Pieter de Pous is EU policy director at the European Environmental Bureau.
If we are to believe the remaining Social Democrat leaders in the European Parliament, the days of the infamous ‘Grand Coalition’ with the Conservatives and Liberals are now over.
Given the poor performance of socialist parties in national and regional elections and referendums, most recently in Italy, and their weak showing in polls across Europe, it is hardly surprising that they are looking for ways to sharpen their profile, yet the most imminent and effective opportunity for them to do so has been staring them in the face for months.
Early next year, the European Parliament will finally vote to approve or reject the trade deal that the EU has finalised with Canada, now well known as CETA.
Since the summer, the deal has found itself in rough waters and was nearly derailed in September when the Belgian region of Wallonia came out in opposition to it. Indeed, its ultimate fate still depends on it receiving the seal of approval from national parliaments as well as the Parliament.
The role of the social democrats throughout this period has been ambiguous. After fierce internal debates, they effectively followed a muddled approach: on the one hand adopting ‘Ten progressive S&D principles for a new era of trade agreements’, while on the other hand deciding that CETA meets those ten principles.
However, as research by Greenpeace shows, the final CETA text in no way meets these criteria. The potential economic benefits of the deal are marginal at best and it contains no mechanisms to compensate those likely to lose out.
Furthermore, its plans for regulatory cooperation and investment protection will effectively undermine the EU’s right to regulate in the public interest. And, far from having removed the controversial Investor State Dispute Settlement (ISDS) from CETA, policymakers have simply replaced it with a system that retains the same critical flaws.
The Parliament’s Social Affairs Committee this week adopted an opinion against CETA, underlining the likely negative socio-economic effects of the deal. It cited forecasts which suggest it will, at best, increase employment by a mere 0.018% over a six-to-ten year period, with some studies forecasting that CETA will cause the loss of 240,000 jobs across the EU, including 45,000 in France, 42,000 in Italy and 19,000 in Germany.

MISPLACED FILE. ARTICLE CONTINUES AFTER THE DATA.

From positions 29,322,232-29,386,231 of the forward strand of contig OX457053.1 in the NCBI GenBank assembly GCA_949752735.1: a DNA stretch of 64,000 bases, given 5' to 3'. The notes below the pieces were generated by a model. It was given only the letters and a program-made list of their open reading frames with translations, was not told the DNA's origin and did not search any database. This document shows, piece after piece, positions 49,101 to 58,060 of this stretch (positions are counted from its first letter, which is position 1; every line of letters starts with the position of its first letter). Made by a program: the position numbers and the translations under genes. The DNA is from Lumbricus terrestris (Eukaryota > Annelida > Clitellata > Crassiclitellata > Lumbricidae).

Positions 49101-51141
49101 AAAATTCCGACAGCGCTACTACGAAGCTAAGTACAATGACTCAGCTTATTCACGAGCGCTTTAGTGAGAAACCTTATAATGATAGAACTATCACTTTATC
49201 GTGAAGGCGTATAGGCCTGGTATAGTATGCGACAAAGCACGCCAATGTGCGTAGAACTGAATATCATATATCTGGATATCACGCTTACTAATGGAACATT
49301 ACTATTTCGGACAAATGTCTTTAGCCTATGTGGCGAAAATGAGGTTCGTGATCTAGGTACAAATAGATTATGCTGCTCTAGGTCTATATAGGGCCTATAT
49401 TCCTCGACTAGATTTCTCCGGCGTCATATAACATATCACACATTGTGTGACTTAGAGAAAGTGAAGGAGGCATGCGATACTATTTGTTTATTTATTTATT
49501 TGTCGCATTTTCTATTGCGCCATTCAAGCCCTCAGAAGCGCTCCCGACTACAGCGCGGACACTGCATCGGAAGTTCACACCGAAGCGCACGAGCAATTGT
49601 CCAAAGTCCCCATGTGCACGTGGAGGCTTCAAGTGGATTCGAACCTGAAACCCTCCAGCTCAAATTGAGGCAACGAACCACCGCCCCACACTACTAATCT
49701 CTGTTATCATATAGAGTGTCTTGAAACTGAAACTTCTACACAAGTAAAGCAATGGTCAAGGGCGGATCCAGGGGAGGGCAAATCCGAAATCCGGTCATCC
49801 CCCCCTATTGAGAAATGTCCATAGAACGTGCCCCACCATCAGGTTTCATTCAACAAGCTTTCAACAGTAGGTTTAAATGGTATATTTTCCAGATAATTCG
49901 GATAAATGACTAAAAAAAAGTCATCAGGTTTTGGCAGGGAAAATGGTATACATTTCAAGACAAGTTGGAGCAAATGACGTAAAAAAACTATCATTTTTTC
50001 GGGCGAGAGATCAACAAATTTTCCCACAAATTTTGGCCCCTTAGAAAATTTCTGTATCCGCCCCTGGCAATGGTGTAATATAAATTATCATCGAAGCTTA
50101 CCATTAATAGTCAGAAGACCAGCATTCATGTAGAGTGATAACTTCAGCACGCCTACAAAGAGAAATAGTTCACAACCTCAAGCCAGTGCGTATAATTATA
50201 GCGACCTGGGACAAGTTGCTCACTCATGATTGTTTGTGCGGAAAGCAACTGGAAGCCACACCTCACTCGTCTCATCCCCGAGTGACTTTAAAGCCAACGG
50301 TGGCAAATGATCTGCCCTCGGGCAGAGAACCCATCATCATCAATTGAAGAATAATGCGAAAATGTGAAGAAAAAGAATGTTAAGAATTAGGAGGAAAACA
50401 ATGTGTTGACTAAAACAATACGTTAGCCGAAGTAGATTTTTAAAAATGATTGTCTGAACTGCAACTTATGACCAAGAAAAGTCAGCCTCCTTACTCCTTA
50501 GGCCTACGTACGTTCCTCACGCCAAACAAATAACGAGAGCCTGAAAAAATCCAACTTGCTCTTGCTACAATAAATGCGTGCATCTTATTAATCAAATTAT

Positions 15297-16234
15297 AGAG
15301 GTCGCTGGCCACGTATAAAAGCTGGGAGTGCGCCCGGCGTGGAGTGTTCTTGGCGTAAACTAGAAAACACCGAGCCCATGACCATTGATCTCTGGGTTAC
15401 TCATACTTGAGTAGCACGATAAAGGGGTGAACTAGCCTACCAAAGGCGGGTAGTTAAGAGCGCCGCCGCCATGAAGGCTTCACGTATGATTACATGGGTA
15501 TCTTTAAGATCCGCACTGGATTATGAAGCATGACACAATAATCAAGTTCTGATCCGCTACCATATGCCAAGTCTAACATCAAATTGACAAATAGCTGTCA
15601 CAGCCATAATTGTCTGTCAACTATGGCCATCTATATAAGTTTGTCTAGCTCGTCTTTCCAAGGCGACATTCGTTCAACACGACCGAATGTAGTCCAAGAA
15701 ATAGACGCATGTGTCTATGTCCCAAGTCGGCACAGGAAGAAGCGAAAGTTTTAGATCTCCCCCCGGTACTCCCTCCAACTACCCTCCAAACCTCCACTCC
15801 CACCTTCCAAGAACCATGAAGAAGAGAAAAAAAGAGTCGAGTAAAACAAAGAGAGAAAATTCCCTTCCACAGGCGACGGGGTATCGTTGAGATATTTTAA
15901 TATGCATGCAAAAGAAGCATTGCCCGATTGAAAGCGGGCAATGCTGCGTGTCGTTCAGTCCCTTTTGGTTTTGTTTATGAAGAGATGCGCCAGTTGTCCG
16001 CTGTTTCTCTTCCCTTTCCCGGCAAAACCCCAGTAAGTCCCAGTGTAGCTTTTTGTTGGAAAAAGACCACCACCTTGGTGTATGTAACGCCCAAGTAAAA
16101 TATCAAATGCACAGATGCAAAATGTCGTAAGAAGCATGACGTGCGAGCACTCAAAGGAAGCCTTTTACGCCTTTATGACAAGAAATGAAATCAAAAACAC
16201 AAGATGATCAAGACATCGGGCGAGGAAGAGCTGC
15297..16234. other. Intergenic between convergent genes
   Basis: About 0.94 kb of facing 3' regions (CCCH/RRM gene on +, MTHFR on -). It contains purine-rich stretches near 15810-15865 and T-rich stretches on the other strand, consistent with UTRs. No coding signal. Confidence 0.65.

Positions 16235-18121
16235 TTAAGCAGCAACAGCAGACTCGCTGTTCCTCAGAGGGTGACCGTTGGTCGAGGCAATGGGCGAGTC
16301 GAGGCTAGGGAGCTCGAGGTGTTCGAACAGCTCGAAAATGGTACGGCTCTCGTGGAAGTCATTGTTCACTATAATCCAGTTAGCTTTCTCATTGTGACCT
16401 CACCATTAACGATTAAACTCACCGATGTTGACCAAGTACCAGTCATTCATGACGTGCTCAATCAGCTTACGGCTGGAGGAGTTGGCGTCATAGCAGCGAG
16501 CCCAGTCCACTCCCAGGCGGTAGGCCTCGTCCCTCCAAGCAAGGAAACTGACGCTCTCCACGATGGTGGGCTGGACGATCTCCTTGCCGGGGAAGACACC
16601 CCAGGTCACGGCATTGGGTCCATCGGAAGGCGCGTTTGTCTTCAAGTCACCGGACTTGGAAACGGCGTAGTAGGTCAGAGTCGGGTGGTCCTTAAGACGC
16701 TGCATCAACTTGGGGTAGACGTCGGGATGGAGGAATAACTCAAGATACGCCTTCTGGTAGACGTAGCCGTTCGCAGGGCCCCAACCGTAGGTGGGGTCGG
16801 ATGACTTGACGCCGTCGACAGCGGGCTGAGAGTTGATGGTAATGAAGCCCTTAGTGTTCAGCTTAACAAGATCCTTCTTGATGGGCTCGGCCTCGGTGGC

The report from the Committee also shows that the deal will increase the income gap between skilled and unskilled workers.
Abandoning this muddled approach on trade in favour of a crystal clear rejection of CETA would provide social democratic lawmakers with the opportunity they desperately need to profile themselves and start offering citizens a real choice among the parties huddling together in the centre.
Political leaders of all colours who see themselves as defending liberal democracy have concluded after each recent electoral shock that business as usual is no longer an option. Yet when it comes to trade, they are consciously doing just that – hence the rush to vote, backed by the socialists, on CETA after Wallonia nearly sunk the deal.
If leading social democrats now truly believe that it is in the interest of their own party and European democracy to end the ‘Grand Coalition’ with the conservatives and liberals, the most convincing way of doing so would be to vote against CETA next year in plenary.
A rejection of CETA would not be the end of the EU as many are now claiming. Instead, such a vote would show that the social democrats have understood that trade deals like this and TTIP need to be consigned to the past.
Instead, in their place there should be a new trading system that reflects the climate and environmental challenges the world is facing, helps to create local jobs, and offers an intelligent and rational answer to citizens looking for answers in an increasingly hysterical political world.
It would also offer an approach behind which all parties that still believe in defending liberal democracy should be able to unite.